13. a prejudice against underground restuarants.

    I like to think of myself as a bloke without prejudice. But I make an exception for underground restaurants. I find them claustrophobic and generally unpleasant spaces in which to eat - and offer you Manchester's Abode by way of evidence.

    Well Hakkasan restaurant is umderground and it did well for *. Even with it's agressive table turning (i.e. we seat you 20 mins late wnen you were on tiome but you still must leave 1:40mins later as your reservation was up). Good food but wil never eat there again.

  14. When your talking "Washing Machine" I assume you mean those in where the drum is horizontally mounted with the hole at the top. In Europe the drum is comenly mounted vertically with the hole in the the side, these won't work as when slowing down the test tube will get remixed when the force on the tube cannot over come gravity. Hence using a dedicated spin drier as in Europe these are mounted vertically. For seperating larger particulates it does work, fining a way to keep your tubes in place is the trick, luckilly as the macines are in a steel drum it's safer, but if glass or stuff goes through the holes in the drum it could ruin the machine.

  15. True but the mark up is lower than on wine or food costs. The price of white truffles in the past few years have hit £9,000 a kilo, several restaurant I know do not make a profit on it but have it on the menu because they want to offer that, at those high prices they can easilly make a loss if it does not sell. I also agree that haveing them as an option to add to a dish means the dish is probably not well balanced, also ariving with a truffle and asking for it to be shaved willy nilly is not a good idea. But if you walked into a good establishment told them you had a truffle and could they do something with it, most chefs , if they have the time (go early, late or on a slow day) would love to do that

    I can see the point that some servers up selling because of a larger tip but I've not known this in the restaurants I frequent, probably because feel someone is upselling or pushing something then I don't frequent there.

  16. Anyone else in London getting the book but needs some of the modernist ingredients.

    A while back purchased most of the Texturas range which come in giant pots that as a home cook I'll probably never get through (Way to much lethicin - want rancid) and also was at a supplier presentation for a supermarket and blagged a sample kit of additives. Guar gum, Locust bean gum etc etc.

    I'd be happy to supply some bags of white powder to get you going (Oh dear now I'm sounding like a drug dealer), also it woiuld be good to meet up with others working with these ingredients. Be handy to get a group together so we could share the cost of some of ingredients that are often more economically or only available in sizes way to large for an experimental cook.

    Intersted message me

  17. As a kid, way way back, when chemestry sets were real cheistry sets that you could blow things up with, make poison gases and have a whole load of fun, unlike know when just having those chemicals would get you arested as a terorist or drug laboritory I rememer improvising a centrifuge using a circle of wood with radiall spaces for the test tube and my grandmothers spin dryer Something like this not sure it would compare at all to a 30,000 rpm centrifuge but it was fun for me to mess around with and did manage to seperate some things (and make a mess when test tubes flew off inside.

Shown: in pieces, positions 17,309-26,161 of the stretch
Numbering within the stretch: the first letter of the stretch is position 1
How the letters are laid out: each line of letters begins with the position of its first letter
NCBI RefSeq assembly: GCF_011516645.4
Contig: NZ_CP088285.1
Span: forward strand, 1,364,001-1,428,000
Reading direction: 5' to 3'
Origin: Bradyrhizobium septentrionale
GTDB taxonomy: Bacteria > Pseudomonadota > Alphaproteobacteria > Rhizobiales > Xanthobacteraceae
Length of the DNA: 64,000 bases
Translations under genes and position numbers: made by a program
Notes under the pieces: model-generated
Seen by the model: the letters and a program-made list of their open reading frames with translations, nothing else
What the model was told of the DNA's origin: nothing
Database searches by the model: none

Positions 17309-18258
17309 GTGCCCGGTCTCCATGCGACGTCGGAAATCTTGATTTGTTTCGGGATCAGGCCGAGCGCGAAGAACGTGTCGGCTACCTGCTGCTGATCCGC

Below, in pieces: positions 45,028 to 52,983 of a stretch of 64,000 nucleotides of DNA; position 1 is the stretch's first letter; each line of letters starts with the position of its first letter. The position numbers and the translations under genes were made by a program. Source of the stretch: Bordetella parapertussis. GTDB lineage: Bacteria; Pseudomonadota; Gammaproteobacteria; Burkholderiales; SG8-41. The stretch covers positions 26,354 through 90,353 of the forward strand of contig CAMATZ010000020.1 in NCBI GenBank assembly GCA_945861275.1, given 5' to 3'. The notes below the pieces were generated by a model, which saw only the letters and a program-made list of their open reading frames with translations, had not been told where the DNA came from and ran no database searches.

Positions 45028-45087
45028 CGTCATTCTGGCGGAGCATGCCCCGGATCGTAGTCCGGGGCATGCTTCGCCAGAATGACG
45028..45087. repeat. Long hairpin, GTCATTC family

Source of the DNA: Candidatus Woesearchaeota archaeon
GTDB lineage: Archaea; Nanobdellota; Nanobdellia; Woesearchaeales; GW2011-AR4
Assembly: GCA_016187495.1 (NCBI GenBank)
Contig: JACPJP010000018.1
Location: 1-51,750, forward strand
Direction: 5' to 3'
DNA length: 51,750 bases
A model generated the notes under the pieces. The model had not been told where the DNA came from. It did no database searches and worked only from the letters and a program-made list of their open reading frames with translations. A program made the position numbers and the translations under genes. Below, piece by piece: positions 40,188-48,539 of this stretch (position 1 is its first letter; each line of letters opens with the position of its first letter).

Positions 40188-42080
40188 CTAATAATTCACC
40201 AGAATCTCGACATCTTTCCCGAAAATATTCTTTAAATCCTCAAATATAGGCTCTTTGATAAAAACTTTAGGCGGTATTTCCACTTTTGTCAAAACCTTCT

Finally remember it's not just RPM it's also the diameter of the rotors. The forces at the edge or a rotor 10cm in diameter at 30,000 rpm is a lot less than a 1m rotor at the same RPM.

  18. I might not be able to tell in a blind taste test whether risotto's been stirred or not, but to me risotto's about technique and I think that the kind of attention that stirring requires is a part of what I call risotto.

    Semi agree anything cooked by the absorbtion method I wouldn't consider to be a risotto, and I've never heard of rice pudding being called milk risotto, the two are different dishes although you can make a faux rissoto using this method, and if your in a hurry after work and can't stand there stiring then that's fine by me.

    However you can make a risoto with very little attention using something that heats and stirs automatically, I use a thermomix ,and from the the first glass of wine/vermoth/stock adding all the stock in at once. This makes a decent risoto.

    However when the rissoto needs to be perfect perhaps for a special meal or if you've been lucky enough to get hold of a white truffle etc, then by hand is the only way include preparing stocks from scratch. It gives more control but also just the act of doing so imbibes the food with part of you. Provided everythings under control stiring risoto can be wonderfully relaxing and if frends are around I'll chat to them while doing so rather than leave them on thier own.

  19. All the good restaurants I know would be happy to have you shave away, and provide the dishes to do that even with notice/understanding the time make a perfect plain rissoto for you to let the truffle shine.

    Also good restaurants, when they use (esp alba) truffles it's not a money maker, yes you pay loads, but they cost loads, and often the restaurant does not make as much of a profit as you'd think. That said there are places where up sells get my goat

  20. Interesting do a search on www.amazon.co.uk for "Modernist Cuisine" and the book is not returned, it offers a related search of "nathan myhrvold" but the book is not listed there.

    If I go into my account I can still see "Modernist Cuisine: The Art and Science of Cooking" as ordered but clicking on the link I get

    "Looking for something?

    We're sorry. The Web address you entered is not a functioning page on our site."

    What's going on have all UK orders been taken, but even so why are amazon not even listing the book.

    As an aside, what is the print run of the book, are there plans to do another if it sells out ?